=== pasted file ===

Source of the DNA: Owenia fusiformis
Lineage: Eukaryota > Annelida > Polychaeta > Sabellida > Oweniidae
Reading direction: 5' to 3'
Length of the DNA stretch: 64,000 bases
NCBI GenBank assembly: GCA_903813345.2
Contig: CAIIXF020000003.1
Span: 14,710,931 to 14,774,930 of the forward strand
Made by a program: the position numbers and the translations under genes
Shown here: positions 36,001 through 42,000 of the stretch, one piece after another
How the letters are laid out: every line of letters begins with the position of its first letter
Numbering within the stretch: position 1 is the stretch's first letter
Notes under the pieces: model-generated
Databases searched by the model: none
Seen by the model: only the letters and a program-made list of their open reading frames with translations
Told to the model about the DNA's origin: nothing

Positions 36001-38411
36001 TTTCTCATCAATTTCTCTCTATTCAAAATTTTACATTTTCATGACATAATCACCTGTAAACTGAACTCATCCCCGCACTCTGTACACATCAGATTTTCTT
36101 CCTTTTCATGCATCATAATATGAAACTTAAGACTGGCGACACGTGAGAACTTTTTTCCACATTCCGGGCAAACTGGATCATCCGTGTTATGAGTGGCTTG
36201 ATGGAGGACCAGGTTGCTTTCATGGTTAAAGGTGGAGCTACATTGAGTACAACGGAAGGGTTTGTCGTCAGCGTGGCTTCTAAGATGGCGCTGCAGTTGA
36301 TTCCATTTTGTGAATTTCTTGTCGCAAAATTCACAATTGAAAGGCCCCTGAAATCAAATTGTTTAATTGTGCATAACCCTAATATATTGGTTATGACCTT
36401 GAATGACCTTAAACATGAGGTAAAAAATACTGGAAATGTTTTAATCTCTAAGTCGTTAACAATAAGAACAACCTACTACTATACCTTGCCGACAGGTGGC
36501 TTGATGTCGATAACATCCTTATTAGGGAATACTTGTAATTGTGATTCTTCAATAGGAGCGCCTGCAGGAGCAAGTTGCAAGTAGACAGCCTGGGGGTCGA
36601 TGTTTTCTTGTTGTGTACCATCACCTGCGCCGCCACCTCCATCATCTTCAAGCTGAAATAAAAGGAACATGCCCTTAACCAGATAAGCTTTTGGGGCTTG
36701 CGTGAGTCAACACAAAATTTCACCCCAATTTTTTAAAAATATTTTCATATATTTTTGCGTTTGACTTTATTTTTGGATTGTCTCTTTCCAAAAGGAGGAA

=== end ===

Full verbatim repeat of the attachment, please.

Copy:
Source of the DNA: Owenia fusiformis
Lineage: Eukaryota > Annelida > Polychaeta > Sabellida > Oweniidae
Reading direction: 5' to 3'
Length of the DNA stretch: 64,000 bases
NCBI GenBank assembly: GCA_903813345.2
Contig: CAIIXF020000003.1
Span: 14,710,931 to 14,774,930 of the forward strand
Made by a program: the position numbers and the translations under genes
Shown here: positions 36,001 through 42,000 of the stretch, one piece after another
How the letters are laid out: every line of letters begins with the position of its first letter
Numbering within the stretch: position 1 is the stretch's first letter
Notes under the pieces: model-generated
Databases searched by the model: none
Seen by the model: only the letters and a program-made list of their open reading frames with translations
Told to the model about the DNA's origin: nothing

Positions 36001-38411
36001 TTTCTCATCAATTTCTCTCTATTCAAAATTTTACATTTTCATGACATAATCACCTGTAAACTGAACTCATCCCCGCACTCTGTACACATCAGATTTTCTT
36101 CCTTTTCATGCATCATAATATGAAACTTAAGACTGGCGACACGTGAGAACTTTTTTCCACATTCCGGGCAAACTGGATCATCCGTGTTATGAGTGGCTTG
36201 ATGGAGGACCAGGTTGCTTTCATGGTTAAAGGTGGAGCTACATTGAGTACAACGGAAGGGTTTGTCGTCAGCGTGGCTTCTAAGATGGCGCTGCAGTTGA
36301 TTCCATTTTGTGAATTTCTTGTCGCAAAATTCACAATTGAAAGGCCCCTGAAATCAAATTGTTTAATTGTGCATAACCCTAATATATTGGTTATGACCTT
36401 GAATGACCTTAAACATGAGGTAAAAAATACTGGAAATGTTTTAATCTCTAAGTCGTTAACAATAAGAACAACCTACTACTATACCTTGCCGACAGGTGGC
36501 TTGATGTCGATAACATCCTTATTAGGGAATACTTGTAATTGTGATTCTTCAATAGGAGCGCCTGCAGGAGCAAGTTGCAAGTAGACAGCCTGGGGGTCGA
36601 TGTTTTCTTGTTGTGTACCATCACCTGCGCCGCCACCTCCATCATCTTCAAGCTGAAATAAAAGGAACATGCCCTTAACCAGATAAGCTTTTGGGGCTTG
36701 CGTGAGTCAACACAAAATTTCACCCCAATTTTTTAAAAATATTTTCATATATTTTTGCGTTTGACTTTATTTTTGGATTGTCTCTTTCCAAAAGGAGGAA